But Lowe, who wasn't required to make an appearance at the stadium, arrived bright and early Saturday morning, in time to participate in the first workout for the Braves, who are hoping to embark on a journey that proves more fulfilling than last year's, which provided a tease for a postseason berth.
"Last year was a great opportunity for many of us who haven't been involved in the playoffs to get a taste of what it might have been like, because last year, we were fighting for a spot," Braves right-handed reliever Peter Moylan said. "Not that it's not exciting to come to the field every day. But for those last three weeks of the season, it was a different atmosphere, because we were actually playing for something. ... It makes you hungry to get to the playoffs."
Braves manager Bobby Cox, whose team won 19 of 22 games before seeing its playoff hopes erased during the final week of last year's regular season, spoke to his players briefly before sending them on the field for the workout.
Instead of putting an emphasis on the fact that this is slated to be his final year managing, Cox said his message was similar to the many he's provided leading into previous seasons. He will deliver more of a motivational speech before the club's first full-squad workout on Tuesday.
"I haven't written that one yet either," said a joking Cox, who usually just wings these motivational addresses that are aimed toward the reminder that the goal every year is to win a World Series.
Before watching a group of his pitchers throw live batting practice and complete bullpen sessions, Cox took advantage of the opportunity to speak with Lowe, who expressed his frustration in December when the club was still exploring the option of trading him.
"I talked to him this morning and he was super for his name having been out there all winter long," Cox said. "I'm looking forward to another 15-20 [wins] from him."
Lowe, who struggled down the stretch during last year's 15-win season, said that he has removed himself from the frustration he felt before the Braves ultimately instead opted to trade Javier Vazquez.
"It is something that has come and gone," Lowe said. "To continue to talk about the what-ifs and what happened doesn't really do any of us any good on Feb. 20. It was a decision that was clearly made that something had to happen, and I was obviously involved. It didn't happen. Javy ended up getting traded. I think that's really as far as we need to go."
As these next six weeks progress, Cox will lead an evaluation process that will determine whether Jason Heyward is ready to serve as Atlanta's starting right fielder and just who will fill out the final roster spots.
Craig Kimbrel has arrived with the hope that he will begin the season in Atlanta's bullpen. The hard-throwing right-hander ascended through three levels of the Minor League system last year and now finds himself looking to make the most of his first big league camp, one that will allow him to rub elbows with two of his childhood idols -- Chipper Jones and Billy Wagner.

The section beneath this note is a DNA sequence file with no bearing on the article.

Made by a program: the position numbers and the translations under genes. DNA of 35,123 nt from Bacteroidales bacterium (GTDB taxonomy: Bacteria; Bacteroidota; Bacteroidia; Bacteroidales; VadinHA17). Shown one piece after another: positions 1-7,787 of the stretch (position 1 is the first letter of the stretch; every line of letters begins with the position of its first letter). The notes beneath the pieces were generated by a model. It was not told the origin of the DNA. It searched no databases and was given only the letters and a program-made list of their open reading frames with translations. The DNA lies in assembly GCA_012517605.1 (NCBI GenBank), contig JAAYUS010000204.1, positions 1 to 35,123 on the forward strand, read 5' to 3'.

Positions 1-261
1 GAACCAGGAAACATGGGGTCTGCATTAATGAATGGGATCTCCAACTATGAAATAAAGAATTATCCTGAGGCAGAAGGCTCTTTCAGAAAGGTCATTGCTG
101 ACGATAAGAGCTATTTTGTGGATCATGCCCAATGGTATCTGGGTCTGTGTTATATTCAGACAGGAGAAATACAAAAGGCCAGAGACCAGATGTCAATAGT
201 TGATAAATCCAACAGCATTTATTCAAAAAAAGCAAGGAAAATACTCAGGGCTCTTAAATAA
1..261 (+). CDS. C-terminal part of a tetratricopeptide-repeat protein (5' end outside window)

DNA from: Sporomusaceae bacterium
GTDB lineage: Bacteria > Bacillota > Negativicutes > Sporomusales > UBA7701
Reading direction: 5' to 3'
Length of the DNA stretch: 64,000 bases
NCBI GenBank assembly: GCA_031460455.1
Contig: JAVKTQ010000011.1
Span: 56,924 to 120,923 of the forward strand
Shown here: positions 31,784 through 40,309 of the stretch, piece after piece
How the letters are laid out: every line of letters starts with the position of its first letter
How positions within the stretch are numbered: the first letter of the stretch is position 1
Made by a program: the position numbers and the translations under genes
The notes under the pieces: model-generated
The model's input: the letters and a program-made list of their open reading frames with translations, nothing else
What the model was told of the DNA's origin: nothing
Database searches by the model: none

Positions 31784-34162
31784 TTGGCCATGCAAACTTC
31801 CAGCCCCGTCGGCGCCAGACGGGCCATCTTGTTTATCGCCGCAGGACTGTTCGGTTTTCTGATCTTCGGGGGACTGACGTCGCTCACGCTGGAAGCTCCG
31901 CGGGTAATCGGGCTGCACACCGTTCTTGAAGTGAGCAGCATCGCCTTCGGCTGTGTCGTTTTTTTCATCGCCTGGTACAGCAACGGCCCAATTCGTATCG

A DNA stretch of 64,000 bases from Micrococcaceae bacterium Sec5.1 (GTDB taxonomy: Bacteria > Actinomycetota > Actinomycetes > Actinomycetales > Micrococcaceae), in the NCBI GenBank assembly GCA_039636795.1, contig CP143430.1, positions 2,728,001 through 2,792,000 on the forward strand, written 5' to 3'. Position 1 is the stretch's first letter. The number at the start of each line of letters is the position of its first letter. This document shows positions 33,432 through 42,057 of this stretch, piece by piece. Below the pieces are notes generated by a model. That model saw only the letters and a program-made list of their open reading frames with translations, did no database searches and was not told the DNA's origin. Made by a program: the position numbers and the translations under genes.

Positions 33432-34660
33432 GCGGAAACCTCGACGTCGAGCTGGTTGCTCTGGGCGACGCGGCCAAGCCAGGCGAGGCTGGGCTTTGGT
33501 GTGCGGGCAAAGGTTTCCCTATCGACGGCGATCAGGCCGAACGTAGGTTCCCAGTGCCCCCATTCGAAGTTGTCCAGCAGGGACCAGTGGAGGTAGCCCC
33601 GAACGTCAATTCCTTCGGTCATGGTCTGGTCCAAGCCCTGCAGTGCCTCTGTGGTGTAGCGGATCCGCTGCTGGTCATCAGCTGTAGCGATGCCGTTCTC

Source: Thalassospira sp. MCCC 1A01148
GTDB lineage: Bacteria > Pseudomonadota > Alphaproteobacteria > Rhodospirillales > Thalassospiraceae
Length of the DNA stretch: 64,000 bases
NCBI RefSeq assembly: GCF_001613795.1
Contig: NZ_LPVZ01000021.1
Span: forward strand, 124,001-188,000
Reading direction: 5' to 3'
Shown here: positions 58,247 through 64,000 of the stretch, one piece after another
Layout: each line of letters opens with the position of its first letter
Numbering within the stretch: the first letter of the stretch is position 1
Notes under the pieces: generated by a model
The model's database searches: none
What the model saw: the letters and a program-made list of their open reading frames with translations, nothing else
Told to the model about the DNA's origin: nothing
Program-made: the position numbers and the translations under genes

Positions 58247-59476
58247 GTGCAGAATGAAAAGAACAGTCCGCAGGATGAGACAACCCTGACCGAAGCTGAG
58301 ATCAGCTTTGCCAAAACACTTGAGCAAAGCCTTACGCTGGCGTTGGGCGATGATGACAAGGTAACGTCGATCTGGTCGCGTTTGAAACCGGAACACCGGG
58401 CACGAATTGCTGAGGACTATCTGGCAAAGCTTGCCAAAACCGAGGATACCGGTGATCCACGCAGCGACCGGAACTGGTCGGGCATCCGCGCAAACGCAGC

"Right now I'm just trying to get past seeing guys that I've watched when I was younger," Kimbrel said. "I'm trying not to let that get to me. I'm trying to focus on getting the job done and remembering that it's just a game."
Kimbrel said that it has been cool to hear Braves general manager Frank Wren and others refer to him as "the right-handed Billy Wagner." But at the same time, he's just looking forward to the opportunity to feed off the knowledge of this accomplished closer who like himself has proven that size doesn't dictate the velocity a pitcher can reach.
"When I was young, even before I knew how established [Wagner] was, I was like, 'I want to be like that,'" Kimbrel said.
During his first day with his new Braves teammates, Wagner acquainted himself with catcher Brian McCann and provided indication that he will be able to provide both leadership and the light-hearted attitude that aids the clubhouse environment.
When asked how he had been able to develop a bond with former Red Sox teammate Takashi Saito, who also arrived in camp on Friday, Wagner made it known that Saito had a firm grasp of the English language. The 38-year-old pitcher then said there were days when he wished that he could use the excuse that he doesn't understand questions provided by media members.
"[Saito] speaks English," Wagner said. "Like I told him, 'It's like everybody else. When you've got a second language, you only can't speak English when you've had a tough game.' ... It's something where [I] sometimes wish I had a second language."
Wagner, Saito and new first baseman Troy Glaus, who is scheduled to arrive before Tuesday's first full-squad workout, stand as the key offseason additions that have the Braves optimistic that this year's conclusion will prove to be more satisfying than the one they experienced in October.
"With the guys that we have here, I can't wait to get it going," Moylan said.